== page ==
Mathematical problem solving has been an important research and practice domain in mathematics education worldwide. It’s agenda focuses not only on analysing the extent to which cognitive, social, and affective factors influence and shape learners’ development of problem solving proficiency, but also on the role played as a medium for teaching and learning mathematics and the development of both teachers’ and learners’ problem solving proficiencies. TSG 19 on Problem Solving in Mathematics Education was dedicated to the furthering and sharing of knowledge on this important topic.

To this end, the mathematics education community was invited to submit contributions that address the aforementioned themes relevant and related to Problem Solving in Mathematics Education. We received 56 submissions from 30 different countries on a wide range of problem solving related topics. From these 56 submissions 15 papers were accepted to be presented as part of our main TSG program (15 min presentation, 5 min discussion) as well as 27 papers to be presented as an oral communication (10 min presentation, 5 min discussion). Within the main TSG program the following 15 papers were presented:

  • A Framework for Undergraduate Students’ Mathematical Foresight

    • Wes Maciejewski, Bill Barton

    • University of Auckland, New Zealand

  • Looking Back to Solve Differently: Familiarity, Fluency, and Flexibility

    • Hartono Tjoe

    • The Pennsylvania State University, USA

  • Do High- & Low-Achieving Third Graders Benefit in the Same Way from Representational Training when Solving Word Problems?

    • Nina Sturm, Renate Rasch, Wolfgang Schnotz

    • University of Koblenz-Landau, Germany

  • Classroom Practices for Supporting Problem Solving

    • Peter Liljedahl

    • Simon Fraser University, Canada

  • Concretizing Mathematical Problem Solving with Metaphors

    • Yee, Sean P1, Thune-Aguayo, Ashley2

    • 1University of South Carolina, USA; 2California State University, USA

  • Problem Solving in Varga’s Reform of Hungarian Mathematics Education: The Case of Combinatorics

    • Katalin Gosztonyi

    • University of Szeged, Hungary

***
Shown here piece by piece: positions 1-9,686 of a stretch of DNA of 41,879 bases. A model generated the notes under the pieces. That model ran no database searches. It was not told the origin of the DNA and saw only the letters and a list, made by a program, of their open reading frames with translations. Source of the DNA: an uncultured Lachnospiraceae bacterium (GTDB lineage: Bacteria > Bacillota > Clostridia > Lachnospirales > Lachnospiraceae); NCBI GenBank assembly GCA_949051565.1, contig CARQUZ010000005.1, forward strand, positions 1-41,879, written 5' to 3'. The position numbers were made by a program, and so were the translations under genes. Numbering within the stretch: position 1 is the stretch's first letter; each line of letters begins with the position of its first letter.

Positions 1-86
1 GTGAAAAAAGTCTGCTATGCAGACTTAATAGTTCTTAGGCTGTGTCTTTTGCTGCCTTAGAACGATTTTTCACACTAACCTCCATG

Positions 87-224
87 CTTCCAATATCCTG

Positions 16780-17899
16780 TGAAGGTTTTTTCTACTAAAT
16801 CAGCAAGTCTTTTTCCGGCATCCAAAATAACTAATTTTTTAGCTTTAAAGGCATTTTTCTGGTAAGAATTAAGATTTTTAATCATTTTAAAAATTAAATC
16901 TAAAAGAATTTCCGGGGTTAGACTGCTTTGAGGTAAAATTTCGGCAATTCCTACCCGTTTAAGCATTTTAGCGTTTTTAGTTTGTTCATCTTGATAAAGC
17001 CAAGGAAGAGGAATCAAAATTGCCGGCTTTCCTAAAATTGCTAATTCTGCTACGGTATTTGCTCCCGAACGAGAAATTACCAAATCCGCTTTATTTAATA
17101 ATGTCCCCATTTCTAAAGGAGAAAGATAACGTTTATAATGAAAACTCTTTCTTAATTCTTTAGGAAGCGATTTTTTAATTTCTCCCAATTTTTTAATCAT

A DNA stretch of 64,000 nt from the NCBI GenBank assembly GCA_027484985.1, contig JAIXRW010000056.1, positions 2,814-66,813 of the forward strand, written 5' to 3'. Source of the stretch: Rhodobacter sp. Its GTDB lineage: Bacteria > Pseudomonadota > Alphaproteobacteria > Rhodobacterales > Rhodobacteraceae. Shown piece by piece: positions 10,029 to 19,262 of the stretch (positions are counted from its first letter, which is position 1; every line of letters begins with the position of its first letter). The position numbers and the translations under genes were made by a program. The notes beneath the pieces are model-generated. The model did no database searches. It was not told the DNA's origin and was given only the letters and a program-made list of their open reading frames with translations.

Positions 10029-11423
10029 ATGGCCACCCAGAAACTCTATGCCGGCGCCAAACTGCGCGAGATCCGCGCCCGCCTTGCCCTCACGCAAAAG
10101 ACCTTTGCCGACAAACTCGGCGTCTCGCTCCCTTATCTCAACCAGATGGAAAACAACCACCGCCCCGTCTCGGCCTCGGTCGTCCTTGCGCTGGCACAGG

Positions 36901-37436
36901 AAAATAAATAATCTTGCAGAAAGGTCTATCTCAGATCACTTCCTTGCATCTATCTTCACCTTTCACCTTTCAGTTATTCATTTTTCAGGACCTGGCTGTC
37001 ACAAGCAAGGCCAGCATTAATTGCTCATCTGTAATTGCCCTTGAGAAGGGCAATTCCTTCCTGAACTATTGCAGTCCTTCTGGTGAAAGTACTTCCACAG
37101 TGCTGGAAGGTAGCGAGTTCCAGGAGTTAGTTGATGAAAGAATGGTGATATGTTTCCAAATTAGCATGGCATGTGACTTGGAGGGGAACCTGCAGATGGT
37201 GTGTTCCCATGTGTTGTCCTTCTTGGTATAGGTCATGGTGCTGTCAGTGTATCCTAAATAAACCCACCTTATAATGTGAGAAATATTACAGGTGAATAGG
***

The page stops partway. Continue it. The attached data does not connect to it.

• How do Children’s Solutions Change when they Solve the same Word Problem in Math and Religion Class?

    • Johansson, Juha Antero

    • University of Helsinki, Finland

  • Assessing IBME with Summative and Formative Purpose

    • Maud Chanudet

    • Université de Genève, Suisse

  • Beyond the Standardized Assessment of Problem Solving From Products to Processes

    • Pietro Di Martino, Giulia Signorini

    • University of Pisa, Italy

  • Toward Developing an Instrument to Assess Mathematical Problem Solving

    • James A. Mendoza Epperson, Kathryn Rhoads, R. Cavender Campbell

    • The University of Texas at Arlington, United States of America

  • Pre Service Teachers’ Problem Solving Ability in Secondary Level Mathematics (Algebra and Number)

    • Aoife Marie Guerin, Olivia Fitzmaurice, John O’Donoghue

    • University of Limerick, Ireland

  • Mathematical Problem Solving With Technology: The Case of Marco Solving-and-Expressing on the Screen

    • Hélia Jacinto1,2, Susana Carreira2,3

    • 1Jorge Peixinho Secondary School; 2UIDEF, Institute of Education, University of Lisbon; 3University of Algarve

  • The Spreadsheet Affordances in Solving Intricate Algebraic Problems

    • Nélia Amado1,2, Susana Carreira1,2, Sandra Nobre2,3

    • 1University of Algarve, Portugal; 2Research Unit of the Institute of Education, University of Lisbon; 3Group of Schools Paula Nogueira, Portugal

These presentations, together with the 27 oral communication presentations, were organized into one of 10 themes.

  1. 1.

    problem solving processes

  2. 2.

    problem solving settings

  3. 3.

    problem solving assessment

  4. 4.

    problem posing

  5. 5.

    technology and problem solving

  6. 6.

    meta-cognition and problem solving

  7. 7.

    professional development of problem solving

  8. 8.

    affect in problem solving

  9. 9.

    heuristics and strategies

  10. 10.

    classroom culture and discourse

Much was learned from these 42 presentations about problem solving in general, and about the 10 aforementioned themes in particular. Looking across the corpus of research presented at TSG 19, and across the many diverse and, sometimes contradictory, conclusions a number of key questions began to emerge.

  • What is the role of goals in problem solving?

  • What is the role/status of heuristics in problem solving?

  • What is the utility of Pólya’s look back stage?

  • How to position problem solving in textbooks and curriculum?

  • How to assess problem solving so that it is still problem solving?

  • What is the role of the extra-logical processes in problem solving?

  • How does the availability of tools/technology impact problem solving processes?

Although these questions have been addressed in the literature previously, the research presented at ICME-13 indicated that more work is needed to more adequately understand the answers to, and implications of, these questions.